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First Goal Could go a Long Way

Tuesday, 04.21.2009 / 10:01 AM ET / Tracking the Storm
By Paul Branecky
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First Goal Could go a Long Way
If the Hurricanes failed to score the first goal of the game in the regular season, it wasn’t the end of the world. However, getting on the board first against New Jersey couldn’t hurt.

Paul Branecky
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Although they have a win under their belts, the Canes have technically had a lead for zero seconds in their first round series, as Tim Gleason’s sudden death overtime tally in Game 2 is the only time the Canes have been ahead of the Devils on the score sheet. New Jersey has scored first period goals in all three games to hand Carolina a trio of early deficits.

Given their long-held tendency to fight back when things aren’t going their way, Carolina actually posted a record of 20-20-3 when conceding the first goal during the regular season. That may not seem too impressive, but it tied them with Calgary for the most wins in the NHL when trailing first and made them one of only five teams with a record of .500 or better in that situation.

However, New Jersey is no ordinary opponent. The Devils, notorious for their ability to protect leads, posted a regular-season mark of 36-5-2 when netting the first goal.

“That concept is more to their liking, no question,” said Hurricanes Coach Paul Maurice. “They’re strong defensively, but at the same time we’ve climbed back from a number of games to get it tied and won one [in this series]. We’d love to give it a try, but we have to be prepared in these games. I think our record having not scored the first goal would be among the league’s best.”

“It’s always nice to get the first goal and it would be great to get it, but we’ve just got to go shift by shift,” said Tuomo Ruutu. “There’s nothing else we can do.”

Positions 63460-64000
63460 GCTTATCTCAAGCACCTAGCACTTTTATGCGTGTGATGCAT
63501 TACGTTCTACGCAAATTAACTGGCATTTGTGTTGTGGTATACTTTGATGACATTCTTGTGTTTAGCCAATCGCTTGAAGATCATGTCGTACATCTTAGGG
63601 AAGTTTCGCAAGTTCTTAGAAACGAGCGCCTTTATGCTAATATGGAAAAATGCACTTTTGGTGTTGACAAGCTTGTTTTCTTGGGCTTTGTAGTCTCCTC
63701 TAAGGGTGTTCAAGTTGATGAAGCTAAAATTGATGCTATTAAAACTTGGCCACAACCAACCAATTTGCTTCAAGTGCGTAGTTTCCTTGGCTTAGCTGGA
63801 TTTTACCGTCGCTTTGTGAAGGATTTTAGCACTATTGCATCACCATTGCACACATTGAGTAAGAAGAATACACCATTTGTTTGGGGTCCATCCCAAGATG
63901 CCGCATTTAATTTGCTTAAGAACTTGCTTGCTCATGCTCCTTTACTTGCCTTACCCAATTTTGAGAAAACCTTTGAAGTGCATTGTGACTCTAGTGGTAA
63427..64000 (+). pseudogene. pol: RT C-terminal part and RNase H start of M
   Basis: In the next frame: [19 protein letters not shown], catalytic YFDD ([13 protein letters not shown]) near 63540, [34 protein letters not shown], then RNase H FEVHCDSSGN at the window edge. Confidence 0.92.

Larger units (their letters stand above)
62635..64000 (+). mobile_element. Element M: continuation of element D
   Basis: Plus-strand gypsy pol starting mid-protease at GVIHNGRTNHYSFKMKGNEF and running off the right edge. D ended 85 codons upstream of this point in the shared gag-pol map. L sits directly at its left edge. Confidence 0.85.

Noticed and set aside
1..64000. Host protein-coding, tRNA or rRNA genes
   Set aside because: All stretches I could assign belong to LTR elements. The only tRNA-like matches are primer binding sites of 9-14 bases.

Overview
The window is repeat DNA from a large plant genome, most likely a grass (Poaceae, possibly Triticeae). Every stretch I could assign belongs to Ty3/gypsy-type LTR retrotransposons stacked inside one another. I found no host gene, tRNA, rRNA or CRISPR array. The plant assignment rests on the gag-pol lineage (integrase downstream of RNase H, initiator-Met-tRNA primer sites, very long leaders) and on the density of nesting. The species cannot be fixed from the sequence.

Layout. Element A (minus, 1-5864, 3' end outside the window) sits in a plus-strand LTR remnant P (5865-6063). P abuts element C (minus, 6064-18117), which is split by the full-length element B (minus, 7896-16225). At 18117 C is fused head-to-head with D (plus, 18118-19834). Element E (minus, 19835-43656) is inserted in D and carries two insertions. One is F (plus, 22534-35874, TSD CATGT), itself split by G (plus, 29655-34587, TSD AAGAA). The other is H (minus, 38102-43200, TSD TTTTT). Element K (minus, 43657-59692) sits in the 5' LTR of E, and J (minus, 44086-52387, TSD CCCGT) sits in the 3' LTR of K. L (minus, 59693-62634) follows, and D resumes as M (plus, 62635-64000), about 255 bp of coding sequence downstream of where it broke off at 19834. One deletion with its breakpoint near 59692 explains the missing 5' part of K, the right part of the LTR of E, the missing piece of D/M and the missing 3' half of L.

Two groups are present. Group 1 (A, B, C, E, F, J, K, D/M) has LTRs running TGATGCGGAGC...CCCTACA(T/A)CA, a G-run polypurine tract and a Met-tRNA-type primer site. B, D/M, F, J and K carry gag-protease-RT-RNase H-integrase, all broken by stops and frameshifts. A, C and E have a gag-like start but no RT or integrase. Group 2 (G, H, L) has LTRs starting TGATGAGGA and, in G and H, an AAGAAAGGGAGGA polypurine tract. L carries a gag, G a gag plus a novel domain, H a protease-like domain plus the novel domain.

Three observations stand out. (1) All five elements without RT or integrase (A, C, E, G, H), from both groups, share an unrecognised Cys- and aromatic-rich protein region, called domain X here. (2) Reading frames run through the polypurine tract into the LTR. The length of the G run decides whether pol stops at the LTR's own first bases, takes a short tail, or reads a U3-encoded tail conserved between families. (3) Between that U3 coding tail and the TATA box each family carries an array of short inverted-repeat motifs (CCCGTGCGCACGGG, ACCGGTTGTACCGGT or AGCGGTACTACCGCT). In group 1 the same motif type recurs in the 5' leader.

The Devils’ defense has been stifling all series, as the Canes have managed just five goals and are nearly six shots under their regular season average of 32.6 per game, even with a pair of overtime games skewing the equation. If the Devils were to find themselves trailing and in need of a goal, the Canes might have an easier time getting more of their own chances in transition.

“There really isn’t much of a change we can make in terms of opening their team up,” said Maurice. “Maybe getting the lead would help.”

The Canes looked like they may strike first by carrying the early play in Game 3, but New Jersey’s Zach Parise scored one of his trademark tip-in goals before Carolina could force one past Devils goaltender Martin Brodeur.

With another strong start expected in an extremely important home game, the Canes are hoping to have better luck in tonight's Game 4.

“You want to get off to that lead, but we’re still battling back and we’re right in the fight the whole game,” said Eric Staal. “We’ll be ready to play.”


 

SCHEDULE

HOME
AWAY
PROMOTIONAL

STANDINGS

EASTERN CONFERENCE
  TEAM GP W L OT GF GA PTS
1 p - WSH 82 56 18 8 252 193 120
2 x - PIT 82 48 26 8 245 203 104
3 y - FLA 82 47 26 9 239 203 103
4 x - NYR 82 46 27 9 236 217 101
5 x - NYI 82 45 27 10 232 216 100
6 x - TBL 82 46 31 5 227 201 97
7 x - PHI 82 41 27 14 214 218 96
8 x - DET 82 41 30 11 211 224 93
9 BOS 82 42 31 9 240 230 93
10 CAR 82 35 31 16 198 226 86
11 OTT 82 38 35 9 236 247 85
12 NJD 82 38 36 8 184 208 84
13 MTL 82 38 38 6 221 236 82
14 BUF 82 35 36 11 201 222 81
15 CBJ 82 34 40 8 219 252 76
16 TOR 82 29 42 11 198 246 69

STATS

2015-2016 REGULAR SEASON
SKATERS: GP G A +/- Pts
J. Skinner 82 28 23 -2 51
V. Rask 80 21 27 -6 48
J. Staal 82 20 28 6 48
E. Lindholm 82 11 28 -23 39
J. Faulk 64 16 21 -22 37
J. Nordstrom 71 10 14 1 24
A. Nestrasil 55 9 14 4 23
R. Nash 64 9 13 -5 22
N. Hanifin 79 4 18 -14 22
J. Slavin 63 2 18 1 20
 
GOALIES: W L OT Sv% GAA
C. Ward 23 17 10 .909 2.41
E. Lack 12 14 6 .901 2.81